4. 4. the goddess who is the patroness of marriage, to be the most favorable time to marry. Juno's own warlike aspect is apparent in her attire. She often appears armed and wearing a goatskin cloak, which was the garment favoured by Roman soldiers on campaign. In Rome she was worshipped on the Capital hill along with Jupiter and Minerva, goddess of wisdom and the arts. Poseidon (Roman name: Neptune) Poseidon was god of the sea. He was the most powerful god except for his brother, Zeus. He lived in a beautiful palace under the sea and caused earthquakes when he was in a temper. His symbols include the horse and the trident (a three-pronged pitchfork). Neptune was an ancient Italian water god whom the Romans identified with Poseidon. Compared to Poseidon, however, Neptune plays a minor role in Roman mythology. Hades (Roman name: Pluto) Hades was king of the dead. He lived in the underworld, the heavily guarded land where he ruled over the dead. He was the brother of Zeus and the husband of Persephone, Demeter's daughter, whom he kidnapped. Aphrodite (Roman name: Venus) Aphrodite was the goddess of love and beauty, and the protector of sailors. She may have been the daughter of Zeus and the Titan Dione, or she may have risen from the sea on a shell. Her symbols include the myrtle tree and the dove. Venus was the Roman equivalent of Aphrodite, the Greek love goddess. Venus was the daughter of Jupiter and Dione, although sometimes portayed as being created by Uranus from the foam of the sea at the moment of his death. As the goddess of love, she is the quot;queen of pleasurequot; and mother of the Roman people. She was married to Vulcan, the lame god of the forge, and mother of Cupid, Hymen, Priapus and Aeneas. It was Venus who recovered her son Aeneas'spear during his fight with the Italian champion Tumus, thus saving his life. Venus is also associated with her lover, Mars the god of war. Considered a nature goddess, associated with the arrival of spring. Venus is the bringer of joy to gods and humans. Cupid Cupid was the Roman god of love and the son of the love goddess Venus. He was depicted as a beautiful but wanton boy, armed with a quiver full of ärrowed desiresquot;. Some of the arrows, however, would turn people away from those who fell in love with them. According to one myth, Venus was jealous of Psysve (quot;the soulquot;) and told Cupid to make her love the ugliest man alive. But Cupid fell in love with Psyche and, invisible, visited her every night. He told her not to try to see him, but, overcome by curiosity, she did try and he left her. Psyshe searched the world for him, until the sky god Jupiter granted he immortality so that she could be Cupid's constant companion. The couple's daughter was named Voluptas (quot;pleasurequot;). Apollo Apollo was the god of music and healing. He was also an archer, and hunted with a silver bow. Apollo was the son of Zeus and the Titan Leto, and the twin of Artemis. His symbols include the laurel tree, the crow, and the dolphin. Ares (Roman name: Mars) Ares was the god of war. He was both cruel and a coward. Ares was the son of Zeus and Hera, but neither of his parents liked him. His symbols include the vulture and the dog, and he often carried a bloody spear. Mars was the son of Juno and a magical flower and initially was the Roman god of fertility and vegetation but later became associated with battle. As the god of spring, when his major festivals were held, he presided over agriculture in general. In his warlike aspect, Mars was offered sacrifices before combat and was said to appear on the battlefield accompanied by Bellona, a warrior goddess variously identified as his wife, sister or daughter. Mars unlike his Greek counterpart, Ares, was more widely worshipped than any of the other Roman gods, probably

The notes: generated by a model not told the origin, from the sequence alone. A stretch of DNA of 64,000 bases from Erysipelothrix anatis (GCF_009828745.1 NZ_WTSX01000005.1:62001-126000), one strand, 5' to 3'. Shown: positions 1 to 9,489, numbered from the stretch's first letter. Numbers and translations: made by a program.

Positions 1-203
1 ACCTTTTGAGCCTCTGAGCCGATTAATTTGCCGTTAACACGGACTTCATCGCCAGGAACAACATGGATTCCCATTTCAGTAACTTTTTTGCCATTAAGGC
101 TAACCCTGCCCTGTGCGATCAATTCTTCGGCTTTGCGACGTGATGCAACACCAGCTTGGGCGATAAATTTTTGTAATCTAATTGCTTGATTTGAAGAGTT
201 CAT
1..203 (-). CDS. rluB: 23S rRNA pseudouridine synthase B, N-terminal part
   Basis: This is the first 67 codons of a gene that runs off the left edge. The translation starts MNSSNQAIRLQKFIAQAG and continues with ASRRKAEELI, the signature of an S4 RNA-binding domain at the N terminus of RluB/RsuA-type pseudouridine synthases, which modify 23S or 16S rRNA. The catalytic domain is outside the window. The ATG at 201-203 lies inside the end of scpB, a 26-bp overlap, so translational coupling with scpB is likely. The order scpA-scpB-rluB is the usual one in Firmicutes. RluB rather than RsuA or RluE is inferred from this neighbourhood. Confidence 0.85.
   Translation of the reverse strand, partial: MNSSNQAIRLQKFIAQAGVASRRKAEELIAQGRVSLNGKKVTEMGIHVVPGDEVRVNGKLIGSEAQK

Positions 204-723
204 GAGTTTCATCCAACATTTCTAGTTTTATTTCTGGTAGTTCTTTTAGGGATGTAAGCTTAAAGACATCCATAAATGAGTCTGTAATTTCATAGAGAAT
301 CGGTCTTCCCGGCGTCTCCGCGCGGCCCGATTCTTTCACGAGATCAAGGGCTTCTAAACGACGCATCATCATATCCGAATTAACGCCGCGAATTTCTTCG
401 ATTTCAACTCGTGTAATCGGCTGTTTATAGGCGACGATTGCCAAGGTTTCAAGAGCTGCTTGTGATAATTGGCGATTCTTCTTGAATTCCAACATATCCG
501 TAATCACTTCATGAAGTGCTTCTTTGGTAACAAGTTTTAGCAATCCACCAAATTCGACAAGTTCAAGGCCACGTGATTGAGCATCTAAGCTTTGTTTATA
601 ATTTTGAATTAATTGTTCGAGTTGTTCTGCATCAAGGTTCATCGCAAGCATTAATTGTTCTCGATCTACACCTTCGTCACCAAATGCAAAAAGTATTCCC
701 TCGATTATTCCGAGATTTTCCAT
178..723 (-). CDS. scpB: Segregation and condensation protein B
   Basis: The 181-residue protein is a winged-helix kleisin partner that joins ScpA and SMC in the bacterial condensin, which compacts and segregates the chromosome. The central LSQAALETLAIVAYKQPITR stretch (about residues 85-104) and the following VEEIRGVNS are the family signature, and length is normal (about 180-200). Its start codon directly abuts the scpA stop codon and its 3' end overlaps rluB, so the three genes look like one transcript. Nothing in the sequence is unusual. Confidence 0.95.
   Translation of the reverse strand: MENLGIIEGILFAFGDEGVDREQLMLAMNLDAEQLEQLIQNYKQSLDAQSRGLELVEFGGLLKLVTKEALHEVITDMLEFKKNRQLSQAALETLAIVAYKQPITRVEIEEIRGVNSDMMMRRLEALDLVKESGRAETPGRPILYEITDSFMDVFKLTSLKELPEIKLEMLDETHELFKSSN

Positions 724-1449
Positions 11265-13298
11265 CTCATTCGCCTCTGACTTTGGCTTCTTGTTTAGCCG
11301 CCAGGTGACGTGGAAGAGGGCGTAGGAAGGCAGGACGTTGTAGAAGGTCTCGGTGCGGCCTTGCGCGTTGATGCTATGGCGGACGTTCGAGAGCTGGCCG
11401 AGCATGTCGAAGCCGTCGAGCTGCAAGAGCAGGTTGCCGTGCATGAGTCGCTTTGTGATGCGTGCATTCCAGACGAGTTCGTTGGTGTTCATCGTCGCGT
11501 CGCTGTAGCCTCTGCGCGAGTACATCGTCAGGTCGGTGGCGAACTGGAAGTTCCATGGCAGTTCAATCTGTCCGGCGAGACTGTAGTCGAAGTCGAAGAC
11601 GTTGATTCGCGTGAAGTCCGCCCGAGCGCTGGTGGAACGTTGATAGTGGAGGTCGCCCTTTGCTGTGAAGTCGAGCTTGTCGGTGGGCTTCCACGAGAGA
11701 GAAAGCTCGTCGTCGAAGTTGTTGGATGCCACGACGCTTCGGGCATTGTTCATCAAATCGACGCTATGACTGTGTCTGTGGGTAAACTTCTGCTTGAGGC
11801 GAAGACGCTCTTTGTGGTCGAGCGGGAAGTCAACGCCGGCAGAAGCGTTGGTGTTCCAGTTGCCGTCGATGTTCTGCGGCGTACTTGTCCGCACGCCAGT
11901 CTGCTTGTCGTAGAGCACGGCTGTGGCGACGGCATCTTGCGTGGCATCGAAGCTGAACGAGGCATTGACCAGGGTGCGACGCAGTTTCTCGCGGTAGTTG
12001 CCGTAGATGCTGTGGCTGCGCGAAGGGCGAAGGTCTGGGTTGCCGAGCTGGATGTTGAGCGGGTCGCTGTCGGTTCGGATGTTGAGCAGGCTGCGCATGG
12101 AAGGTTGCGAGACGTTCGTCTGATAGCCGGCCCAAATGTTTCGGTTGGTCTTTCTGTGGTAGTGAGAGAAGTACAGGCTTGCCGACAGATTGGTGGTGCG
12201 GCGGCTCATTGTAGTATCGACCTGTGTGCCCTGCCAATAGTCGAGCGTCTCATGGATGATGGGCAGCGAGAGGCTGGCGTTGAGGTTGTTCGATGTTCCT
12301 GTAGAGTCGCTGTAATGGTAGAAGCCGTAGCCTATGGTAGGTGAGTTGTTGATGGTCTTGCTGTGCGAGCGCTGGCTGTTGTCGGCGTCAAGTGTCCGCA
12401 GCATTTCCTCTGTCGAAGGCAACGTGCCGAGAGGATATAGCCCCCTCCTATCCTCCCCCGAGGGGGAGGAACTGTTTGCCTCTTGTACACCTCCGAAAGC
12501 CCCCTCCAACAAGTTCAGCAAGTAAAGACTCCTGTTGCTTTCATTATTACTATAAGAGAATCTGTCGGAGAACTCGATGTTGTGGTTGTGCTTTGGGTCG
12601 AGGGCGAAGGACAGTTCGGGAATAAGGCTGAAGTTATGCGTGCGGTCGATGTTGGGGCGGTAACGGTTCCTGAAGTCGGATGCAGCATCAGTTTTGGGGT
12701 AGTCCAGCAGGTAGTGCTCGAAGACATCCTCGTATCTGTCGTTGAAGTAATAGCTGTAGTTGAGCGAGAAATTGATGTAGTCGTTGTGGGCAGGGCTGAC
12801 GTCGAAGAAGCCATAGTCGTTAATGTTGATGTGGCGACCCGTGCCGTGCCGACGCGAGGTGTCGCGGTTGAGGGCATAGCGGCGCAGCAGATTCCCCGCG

5. 5. because his sons Romulus and Remus were said to have founded Rome. As the consort of Rhea Sylvia and father of Romulus and Remus, Mars was considered the father of the Roman people. Artemis (Roman name: Diana) Artemis was the goddess of the hunt and the protector of women in childbirth. She hunted with silver arrows and loved all wild animals. Artemis was the daughter of Zeus and Leto, and the twin of Apollo. Her symbols include the cypress tree and the deer. Diana is the mother of wild animals and forests, and a moon goddess. Oak groves are especially sacred to her. She is praised for her strength, athletic grace, beauty and her hunting skills. With two other deities she made up a trinity: Egeria the water nymph, her servant and assistant midwife; and Virbius, the woodland god. Athena (Roman name: Minerva) Athena was the goddess of wisdom. She was also skilled in the art of war, and helped heroes such as Odysseus and Hercules. Athena sprang full-grown from the forehead of Zeus, and became his favorite child. Her symbols include the owl and the olive tree. Minerva (whose name may have originally meant quot;thoughtquot;) was the daughter of Jupiter and Juno. Considered to be the virgin goddess of warriors, poetry, medicine, wisdom, commerce, crafts, and inventor of music. She was the equivalent of the Greek goddess Athena. Ovid called her the quot;goddess of a thousand works.quot; Minerva was worshipped throughout Italy, though only in Rome did she take on a warlike character. Minerva is usually depicted wearing a coat of mail and a helment, and carrying a spear. The Romans celebrated her worship from March 19 to 23 during the Quinquatrus, the artisans' holiday. Hephaestus (Roman name: Vulcan) Hephaestus was the god of fire and the forge (a furnace in which metal is heated). Although he made armor and weapons for the gods, he loved peace. He was the son of Zeus and Hera and married Aphrodite. His symbols include the anvil and the forge. Vulcan the son of Jupiter and Juno. Husband of Maia and Venus. God of fire and volcanoes, and the manufacturer of art, arms and armor for gods and heroes. His smithy was believed to be situated underneath Mount Aetna in Sicily. At the Vulcanalia festival, which was held on 23 August, fish and small animals were thrown into a fire. Hestia (Roman name: Vesta) Hestia was the goddess of the hearth (a fireplace at the center of the home). She was the most gentle of the gods, and does not play a role in many myths. Hestia was the sister of Zeus and the oldest of the Olympians. Fire is among her symbols. Vesta was the Roman equivalent of the Greek goddess Hesta, who was the goddess of the hearth. Vesta, however, was worshipped both as the guardian of the domestic hearth and also as the personification of the ceremonial flame. Ceremonies in her honour were conducted by the vestal virgins, who were young girls from noble families who took vows of chastity for the thirty years during which they served her. Vesta's chief festival, the Vestalia, was held on 7 June. Hermes (Roman name: Mercury) Hermes was the messenger god, a trickster, and a friend to thieves. He was said to have invented boxing and gymnastics. He was the son of Zeus and the constellation Maia. The speediest of all, he wore winged sandals and a winged hat and carried a magic wand. Mercury was the Roman messenger god, and was also the deity who watched over trade and coomerce, as his name suggests. He was associated with peace and prosperity. He was apparently imported from Greece around the fifth century BC. Mercury is usually depicted in the same way as his Greelk counterpart Hermes, with a winged ...also sometimes included: hat and staff.